Book of Leviticus

third book of the Bible
Old Testament

Old Testament Books of the Old Agreement common to all Christians and Jews)

Additional Books (common to Catholics and Orthodox)

Greek & Slavonic Orthodox

Georgian Orthodox


Leviticus (lih-vih-tih-kus) is the third book of both the Bible, and the Torah. In Hebrew it is known as Wayiqra' (וַיִּקְרָא), meaning 'And He will declare.' It was written by the Old Testament Patriarch Moses. Leviticus was written to the Hebrew people of Israel. The book has several main topics, some of which are the Jewish laws of sacrificing to God, and the work of the priests. These priests are sometimes known as Levites (what this book is named after).

When was it writtenEdit

It was likely developed over a long period of time, reaching its present form during the Persian empire (Yehud Madinata) between 538-332 BCE. Tradition says this book was written around 1300 B.C. by Moses.[1]

SummaryEdit

God gives more instructions to Moses. God asks Moses to repeat what He said to Moses' people, the Israelites.

Continuing from Exodus the Israelites are escaping Egypt. They reach the Biblical Mount Sinai. In Exodus, Moses learned from God how to build the holy tabernacle (a tent for praying and worshiping). In Leviticus God teaches Moses and the Levites how to make sacrifices and how to behave in a good way.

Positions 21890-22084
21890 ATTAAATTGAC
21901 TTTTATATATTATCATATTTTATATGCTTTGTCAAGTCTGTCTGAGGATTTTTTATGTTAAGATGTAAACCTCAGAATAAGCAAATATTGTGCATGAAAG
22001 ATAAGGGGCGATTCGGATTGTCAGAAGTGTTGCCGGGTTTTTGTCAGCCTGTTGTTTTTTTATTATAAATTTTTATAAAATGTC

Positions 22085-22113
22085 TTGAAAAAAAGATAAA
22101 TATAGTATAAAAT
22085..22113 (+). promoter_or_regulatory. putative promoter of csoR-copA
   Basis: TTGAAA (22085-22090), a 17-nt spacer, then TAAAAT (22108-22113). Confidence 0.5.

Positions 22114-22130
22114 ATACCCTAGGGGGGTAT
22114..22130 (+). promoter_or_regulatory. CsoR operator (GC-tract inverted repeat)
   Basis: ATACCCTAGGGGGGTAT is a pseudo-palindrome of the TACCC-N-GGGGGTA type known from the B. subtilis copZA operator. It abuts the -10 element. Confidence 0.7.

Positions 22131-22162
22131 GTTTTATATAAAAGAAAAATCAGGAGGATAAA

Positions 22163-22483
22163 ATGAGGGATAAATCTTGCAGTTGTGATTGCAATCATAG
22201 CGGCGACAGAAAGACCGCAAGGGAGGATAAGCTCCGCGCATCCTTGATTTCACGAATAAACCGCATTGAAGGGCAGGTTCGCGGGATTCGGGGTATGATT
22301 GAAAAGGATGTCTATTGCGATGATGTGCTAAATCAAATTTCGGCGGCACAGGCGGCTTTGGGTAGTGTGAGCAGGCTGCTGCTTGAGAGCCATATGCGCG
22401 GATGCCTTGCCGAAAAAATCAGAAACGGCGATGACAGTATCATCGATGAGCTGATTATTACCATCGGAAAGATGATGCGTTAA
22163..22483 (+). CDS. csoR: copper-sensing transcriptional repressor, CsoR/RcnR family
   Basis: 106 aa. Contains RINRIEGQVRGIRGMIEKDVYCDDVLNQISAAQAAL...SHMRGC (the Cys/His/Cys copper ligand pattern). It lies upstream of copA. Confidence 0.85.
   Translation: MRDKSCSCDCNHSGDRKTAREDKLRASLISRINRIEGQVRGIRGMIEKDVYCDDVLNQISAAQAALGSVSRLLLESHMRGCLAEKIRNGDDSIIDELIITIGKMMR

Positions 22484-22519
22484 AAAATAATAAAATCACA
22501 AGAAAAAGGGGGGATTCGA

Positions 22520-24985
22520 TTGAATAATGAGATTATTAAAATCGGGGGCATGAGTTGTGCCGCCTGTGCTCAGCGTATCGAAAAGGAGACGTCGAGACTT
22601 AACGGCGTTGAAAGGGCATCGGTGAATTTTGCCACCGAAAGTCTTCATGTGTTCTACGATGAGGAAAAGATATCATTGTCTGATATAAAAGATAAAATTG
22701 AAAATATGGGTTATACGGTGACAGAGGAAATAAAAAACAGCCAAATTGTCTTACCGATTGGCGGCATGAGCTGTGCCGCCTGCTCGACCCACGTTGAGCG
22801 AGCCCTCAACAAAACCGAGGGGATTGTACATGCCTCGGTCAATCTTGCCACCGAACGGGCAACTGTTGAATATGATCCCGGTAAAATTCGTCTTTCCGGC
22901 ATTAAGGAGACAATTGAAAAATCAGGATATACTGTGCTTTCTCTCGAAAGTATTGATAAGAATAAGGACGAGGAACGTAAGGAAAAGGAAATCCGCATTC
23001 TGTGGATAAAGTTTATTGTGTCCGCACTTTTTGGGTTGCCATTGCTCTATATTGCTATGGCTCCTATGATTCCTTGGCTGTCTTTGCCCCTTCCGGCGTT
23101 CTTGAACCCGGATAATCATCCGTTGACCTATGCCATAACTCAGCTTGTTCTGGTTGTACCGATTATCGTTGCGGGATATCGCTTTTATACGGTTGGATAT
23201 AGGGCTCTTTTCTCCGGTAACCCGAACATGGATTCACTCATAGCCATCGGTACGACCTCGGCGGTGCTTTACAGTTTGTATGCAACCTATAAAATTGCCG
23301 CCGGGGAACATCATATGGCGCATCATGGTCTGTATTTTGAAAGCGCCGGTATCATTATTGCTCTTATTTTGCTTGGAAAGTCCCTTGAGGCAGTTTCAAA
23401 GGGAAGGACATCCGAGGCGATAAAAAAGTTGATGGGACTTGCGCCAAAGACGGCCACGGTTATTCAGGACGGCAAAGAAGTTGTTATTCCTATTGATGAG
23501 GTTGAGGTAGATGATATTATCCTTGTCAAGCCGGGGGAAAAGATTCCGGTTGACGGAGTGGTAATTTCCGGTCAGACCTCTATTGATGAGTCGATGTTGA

The first few chapters show God's laws for offering sacrifices for various reasons, such as for the forgiveness of sins.[2]

Then Moses makes Aaron a priest of God. Details about how the priests are to make sacrifices to God are given. This is sometimes called the "ceremonial law". Two sons of Aaron were destroyed for doing the work of the priest in the wrong way.

Then God teaches the people how to eat right and be clean.[3] Examples of food that are forbidden are pork and shrimp. Meat is also not to be eaten with milk at the same time. Beyond that, eaten meat is to be taken from animals that were slaughtered in a specific way. The meat must not contain blood either, as this is seen as representing life in the face of the animal having died. Regarding staying clean, laws are given about menstruation (the monthly period), sexual relations, skin disease, and how dead bodies are to be disposed of.

The rest of the book describes how priests, the Levites, should be ordained, should dress, carry out rituals, and act (for example on the Day of Atonement, and other important Holy Days).[4][5]

ReferencesEdit

  1. IVP New Bible Commentary 21st century edition pp 121,22
  2. Grabbe (2006), p. 208
  3. Kugler, Hartin, pp. 82–83
  4. Kugler, Hartin, p. 83
  5. Kugler, Hartin, pp. 83–84

Related pagesEdit

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